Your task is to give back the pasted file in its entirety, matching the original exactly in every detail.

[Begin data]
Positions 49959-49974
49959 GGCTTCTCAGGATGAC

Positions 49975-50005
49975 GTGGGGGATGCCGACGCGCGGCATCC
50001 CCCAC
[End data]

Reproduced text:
Positions 49959-49974
49959 GGCTTCTCAGGATGAC

Positions 49975-50005
49975 GTGGGGGATGCCGACGCGCGGCATCC
50001 CCCAC